Even the coronavirus and stay-at-home orders cannot contain the ever-hot Texas lateral market.
The trio, who were previously partners at Haynes and Boone, join a TK IP practice that is led by partner Max Ciccarelli and includes 20 lawyers.
Philbin and Karson made national news in 2017 when they represented Zenimax Media in its breach of contract and intellectual property infringement trial against Oculus VR over virtual reality technology. The federal court trial in Dallas featured live testimony from Facebook founder Mark Zuckerberg, who had purchased Oculus for $3 billion a few years prior.
A Dallas jury awarded Zenimax $500 million, which was the second largest verdict in the U.S. in 2017. The case later settled for $250 million.
Philbin said the team chose to move to Thompson & Knight because the firm has a “strategic vision to navigate the current patent landscape in a way that provides maximum opportunity to try IP cases on both sides of the docket.”
“The combination of our existing trial teams into one cohesive unit provides the firepower to take high-profile cases to trial and win,” he said.
McDole, who has a degree in chemical engineering, also cited the ability to represent plaintiffs as well as defendants as a key factor in the move.
“I wanted to focus more on representing inventors, innovators and patent owners,” McDole said. “Thompson & Knight’s platform will allow us to represent more of those types of clients. We have a proven ability to enforce patents as evidenced by our work protecting TransData’s smart meter patent portfolio.”
McDole has represented Dallas-based TransData in patent infringement disputes against General Electric, Oncor Energy and CenterPoint Energy.
The patent trial practices at some Texas law firms have experienced a rollercoaster ride in recent years.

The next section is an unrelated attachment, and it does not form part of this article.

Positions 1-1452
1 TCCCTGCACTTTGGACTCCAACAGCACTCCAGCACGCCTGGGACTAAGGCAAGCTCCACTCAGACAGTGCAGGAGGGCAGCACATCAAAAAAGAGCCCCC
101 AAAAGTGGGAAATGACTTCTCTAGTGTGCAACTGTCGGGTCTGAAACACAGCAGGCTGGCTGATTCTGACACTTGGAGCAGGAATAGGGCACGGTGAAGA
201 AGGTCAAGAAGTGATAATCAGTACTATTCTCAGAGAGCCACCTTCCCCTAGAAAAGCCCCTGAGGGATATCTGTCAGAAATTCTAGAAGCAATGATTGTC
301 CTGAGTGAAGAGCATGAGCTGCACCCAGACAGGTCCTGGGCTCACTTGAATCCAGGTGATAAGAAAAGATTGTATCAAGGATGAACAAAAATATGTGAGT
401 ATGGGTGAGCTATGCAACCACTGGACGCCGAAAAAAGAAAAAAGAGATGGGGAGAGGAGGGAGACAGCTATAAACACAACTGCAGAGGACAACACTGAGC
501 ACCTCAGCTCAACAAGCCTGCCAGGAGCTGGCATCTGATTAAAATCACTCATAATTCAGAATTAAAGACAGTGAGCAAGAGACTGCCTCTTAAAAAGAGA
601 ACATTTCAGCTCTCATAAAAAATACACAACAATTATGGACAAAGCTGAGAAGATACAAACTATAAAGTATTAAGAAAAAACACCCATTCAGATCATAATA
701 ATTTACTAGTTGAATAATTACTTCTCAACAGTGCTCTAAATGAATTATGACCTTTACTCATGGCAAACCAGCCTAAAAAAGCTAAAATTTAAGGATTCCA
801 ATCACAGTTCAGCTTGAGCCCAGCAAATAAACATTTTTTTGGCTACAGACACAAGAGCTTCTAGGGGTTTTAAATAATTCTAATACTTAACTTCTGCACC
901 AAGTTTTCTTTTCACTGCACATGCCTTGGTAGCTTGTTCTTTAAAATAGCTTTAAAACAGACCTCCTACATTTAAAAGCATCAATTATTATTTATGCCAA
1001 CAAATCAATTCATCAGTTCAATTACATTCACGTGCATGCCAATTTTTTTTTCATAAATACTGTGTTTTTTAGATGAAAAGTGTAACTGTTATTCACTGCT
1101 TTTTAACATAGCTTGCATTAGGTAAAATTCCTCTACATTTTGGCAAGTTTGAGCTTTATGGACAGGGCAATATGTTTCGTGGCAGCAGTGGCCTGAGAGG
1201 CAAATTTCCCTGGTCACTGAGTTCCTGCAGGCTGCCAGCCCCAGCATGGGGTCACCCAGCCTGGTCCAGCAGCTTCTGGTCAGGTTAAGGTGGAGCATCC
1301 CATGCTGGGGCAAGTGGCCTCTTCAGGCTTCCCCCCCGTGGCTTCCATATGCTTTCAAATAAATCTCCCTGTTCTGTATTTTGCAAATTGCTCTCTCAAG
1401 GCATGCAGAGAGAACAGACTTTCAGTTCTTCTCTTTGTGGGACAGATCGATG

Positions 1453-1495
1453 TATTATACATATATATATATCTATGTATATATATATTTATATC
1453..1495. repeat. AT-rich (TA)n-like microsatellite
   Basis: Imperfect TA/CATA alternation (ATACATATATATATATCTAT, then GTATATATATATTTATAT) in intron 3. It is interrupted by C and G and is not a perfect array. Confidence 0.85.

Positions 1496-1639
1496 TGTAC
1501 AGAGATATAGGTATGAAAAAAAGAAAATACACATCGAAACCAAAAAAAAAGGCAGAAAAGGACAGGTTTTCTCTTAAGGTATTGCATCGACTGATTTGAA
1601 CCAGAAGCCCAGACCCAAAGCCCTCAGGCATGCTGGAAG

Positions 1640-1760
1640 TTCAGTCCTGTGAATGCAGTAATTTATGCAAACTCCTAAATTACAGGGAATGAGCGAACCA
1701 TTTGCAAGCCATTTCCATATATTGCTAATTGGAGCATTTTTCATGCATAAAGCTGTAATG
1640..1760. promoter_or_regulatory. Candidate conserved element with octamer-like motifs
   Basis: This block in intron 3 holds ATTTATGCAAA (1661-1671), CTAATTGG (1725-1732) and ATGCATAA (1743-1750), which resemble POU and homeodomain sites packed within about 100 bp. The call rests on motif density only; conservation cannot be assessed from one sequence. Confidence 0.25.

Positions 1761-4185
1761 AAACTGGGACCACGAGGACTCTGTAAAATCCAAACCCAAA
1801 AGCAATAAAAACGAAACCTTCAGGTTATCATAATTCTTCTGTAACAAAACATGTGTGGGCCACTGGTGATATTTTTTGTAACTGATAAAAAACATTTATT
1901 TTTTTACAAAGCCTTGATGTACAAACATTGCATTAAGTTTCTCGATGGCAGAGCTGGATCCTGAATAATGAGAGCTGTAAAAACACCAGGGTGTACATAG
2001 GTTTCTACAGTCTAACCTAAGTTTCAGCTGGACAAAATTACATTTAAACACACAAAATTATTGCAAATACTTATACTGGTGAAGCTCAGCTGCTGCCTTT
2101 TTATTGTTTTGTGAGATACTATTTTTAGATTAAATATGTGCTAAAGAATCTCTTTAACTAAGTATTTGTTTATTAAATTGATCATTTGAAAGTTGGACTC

The U.S. District Court for the Eastern District of Texas shot to prominence during the past dozen years as several of its federal judges instituted rocket dockets. The quick paths from filing a complaint to trial made it attractive for plaintiffs.
The popularity of the Eastern District and Marshall peaked in the fourth quarter of 2015 when nearly half of all patent infringement lawsuits were filed in East Texas.
In 2017, the U.S. Supreme Court issued its opinion in TC Heartland v. Kraft Foods Group, which severely restricted the venues in which patent cases could be filed. As a result, new patent cases filed in the EDTX dropped from 750 a year to about 300, which is still a healthy number.
But IP litigation received new energy when U.S. District Judge Alan Albright, a former patent trial lawyer, established a new patent docket in Waco.
“We are trial lawyers and we are happy to go where the trials are to protect our clients and help them achieve their business objectives,” said Karson, who also has a master’s degree in electrical and computer engineering. “It is convenient, however, to be so close to the districts where some of the most significant and important patent litigation still occurs.”
Philbin said his team has known the Thompson & Knight IP lawyers for several years by being across the table from each other on litigation and by their mutual memberships in the Hon. Barbara M.G. Lynn American Inn of Court.
“Together, we have the bandwidth and technical acumen to simultaneously litigate multiple matters in courts throughout the country,” Philbin said.
Thompson & Knight managing partner Mark Sloan said that the addition of Philbin, McDole and Karson “add increased fire power to our plaintiff-side patent infringement capabilities.”